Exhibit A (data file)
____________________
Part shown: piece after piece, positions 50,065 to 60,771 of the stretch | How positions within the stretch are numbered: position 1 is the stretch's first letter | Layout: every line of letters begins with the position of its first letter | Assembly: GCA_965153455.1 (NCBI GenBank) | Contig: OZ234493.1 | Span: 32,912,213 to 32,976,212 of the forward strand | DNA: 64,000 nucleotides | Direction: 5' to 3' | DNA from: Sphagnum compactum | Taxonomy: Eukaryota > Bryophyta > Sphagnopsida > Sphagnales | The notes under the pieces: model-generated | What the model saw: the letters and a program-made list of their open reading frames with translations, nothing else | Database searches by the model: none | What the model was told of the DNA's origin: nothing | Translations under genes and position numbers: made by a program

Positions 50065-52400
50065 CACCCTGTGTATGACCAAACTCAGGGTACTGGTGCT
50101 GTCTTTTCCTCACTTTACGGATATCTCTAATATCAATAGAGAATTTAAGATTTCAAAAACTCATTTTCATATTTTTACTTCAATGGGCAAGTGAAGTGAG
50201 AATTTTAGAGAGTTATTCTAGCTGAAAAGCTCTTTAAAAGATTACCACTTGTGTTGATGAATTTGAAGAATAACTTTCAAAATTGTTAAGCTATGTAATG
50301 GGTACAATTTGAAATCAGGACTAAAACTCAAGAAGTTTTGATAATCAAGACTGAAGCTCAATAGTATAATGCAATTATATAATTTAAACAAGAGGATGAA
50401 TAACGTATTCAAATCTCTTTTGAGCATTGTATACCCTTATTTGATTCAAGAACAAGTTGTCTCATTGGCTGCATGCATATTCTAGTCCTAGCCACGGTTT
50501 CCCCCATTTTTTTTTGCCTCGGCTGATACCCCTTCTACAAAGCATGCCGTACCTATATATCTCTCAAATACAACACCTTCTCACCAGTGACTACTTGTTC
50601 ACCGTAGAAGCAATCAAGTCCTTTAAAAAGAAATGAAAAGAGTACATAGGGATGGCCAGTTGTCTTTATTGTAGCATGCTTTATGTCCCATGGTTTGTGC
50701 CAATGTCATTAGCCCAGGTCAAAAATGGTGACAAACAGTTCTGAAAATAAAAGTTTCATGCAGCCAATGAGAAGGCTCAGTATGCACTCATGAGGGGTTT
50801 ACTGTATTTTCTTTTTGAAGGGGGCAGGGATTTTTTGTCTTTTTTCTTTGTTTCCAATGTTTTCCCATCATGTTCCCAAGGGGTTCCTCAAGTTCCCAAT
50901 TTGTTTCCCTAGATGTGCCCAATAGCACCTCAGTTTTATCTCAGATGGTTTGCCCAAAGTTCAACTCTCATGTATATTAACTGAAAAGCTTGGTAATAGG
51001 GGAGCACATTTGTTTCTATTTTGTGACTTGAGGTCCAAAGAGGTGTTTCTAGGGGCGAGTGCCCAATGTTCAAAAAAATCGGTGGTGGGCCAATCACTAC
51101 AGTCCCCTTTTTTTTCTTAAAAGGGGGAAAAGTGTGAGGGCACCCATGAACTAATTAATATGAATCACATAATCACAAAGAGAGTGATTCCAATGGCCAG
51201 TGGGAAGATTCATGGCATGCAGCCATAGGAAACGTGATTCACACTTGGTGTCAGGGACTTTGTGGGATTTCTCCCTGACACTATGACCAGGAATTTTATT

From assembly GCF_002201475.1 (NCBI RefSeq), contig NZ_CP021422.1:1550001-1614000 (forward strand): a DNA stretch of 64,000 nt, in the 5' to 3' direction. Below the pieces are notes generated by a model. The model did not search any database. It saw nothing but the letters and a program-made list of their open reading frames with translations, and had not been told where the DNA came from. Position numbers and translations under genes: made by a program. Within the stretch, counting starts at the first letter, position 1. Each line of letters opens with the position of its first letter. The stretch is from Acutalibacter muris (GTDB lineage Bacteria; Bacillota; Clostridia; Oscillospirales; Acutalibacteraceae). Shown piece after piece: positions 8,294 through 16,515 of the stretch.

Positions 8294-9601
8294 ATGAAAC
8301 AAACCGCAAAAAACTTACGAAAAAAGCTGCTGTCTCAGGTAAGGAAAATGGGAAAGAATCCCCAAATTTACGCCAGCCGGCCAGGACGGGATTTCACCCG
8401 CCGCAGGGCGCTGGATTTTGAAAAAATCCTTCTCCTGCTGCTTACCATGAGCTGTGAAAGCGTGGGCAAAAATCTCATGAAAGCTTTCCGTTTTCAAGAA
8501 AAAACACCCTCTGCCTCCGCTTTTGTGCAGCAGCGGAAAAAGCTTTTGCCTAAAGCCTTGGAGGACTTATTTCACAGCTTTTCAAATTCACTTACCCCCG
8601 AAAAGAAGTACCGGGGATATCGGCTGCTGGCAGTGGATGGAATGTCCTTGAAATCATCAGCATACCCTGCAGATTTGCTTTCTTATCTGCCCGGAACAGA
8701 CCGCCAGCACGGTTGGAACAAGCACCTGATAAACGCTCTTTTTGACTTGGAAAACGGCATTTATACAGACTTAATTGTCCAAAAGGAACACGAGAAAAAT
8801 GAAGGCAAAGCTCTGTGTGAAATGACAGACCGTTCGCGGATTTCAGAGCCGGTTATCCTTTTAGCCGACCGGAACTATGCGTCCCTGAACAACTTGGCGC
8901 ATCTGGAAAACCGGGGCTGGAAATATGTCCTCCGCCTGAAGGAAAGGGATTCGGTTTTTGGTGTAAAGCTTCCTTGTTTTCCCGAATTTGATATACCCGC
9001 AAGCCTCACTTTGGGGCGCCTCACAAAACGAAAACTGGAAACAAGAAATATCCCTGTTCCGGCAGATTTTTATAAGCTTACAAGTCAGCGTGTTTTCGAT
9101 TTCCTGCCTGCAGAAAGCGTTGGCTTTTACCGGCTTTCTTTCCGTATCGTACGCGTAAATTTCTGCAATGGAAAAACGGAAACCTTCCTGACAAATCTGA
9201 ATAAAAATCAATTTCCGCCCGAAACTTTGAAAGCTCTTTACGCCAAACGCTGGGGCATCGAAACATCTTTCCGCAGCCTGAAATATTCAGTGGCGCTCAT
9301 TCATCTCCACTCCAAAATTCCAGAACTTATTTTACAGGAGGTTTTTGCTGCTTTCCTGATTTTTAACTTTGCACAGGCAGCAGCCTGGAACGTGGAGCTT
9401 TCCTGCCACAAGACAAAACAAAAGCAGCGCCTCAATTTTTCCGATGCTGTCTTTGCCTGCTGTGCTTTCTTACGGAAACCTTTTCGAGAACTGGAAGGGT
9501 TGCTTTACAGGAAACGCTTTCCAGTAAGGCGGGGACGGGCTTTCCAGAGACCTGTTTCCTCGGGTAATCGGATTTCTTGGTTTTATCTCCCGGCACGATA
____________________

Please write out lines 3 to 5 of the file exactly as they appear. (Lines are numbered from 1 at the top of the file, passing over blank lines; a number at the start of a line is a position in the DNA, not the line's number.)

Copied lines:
50065 CACCCTGTGTATGACCAAACTCAGGGTACTGGTGCT
50101 GTCTTTTCCTCACTTTACGGATATCTCTAATATCAATAGAGAATTTAAGATTTCAAAAACTCATTTTCATATTTTTACTTCAATGGGCAAGTGAAGTGAG
50201 AATTTTAGAGAGTTATTCTAGCTGAAAAGCTCTTTAAAAGATTACCACTTGTGTTGATGAATTTGAAGAATAACTTTCAAAATTGTTAAGCTATGTAATG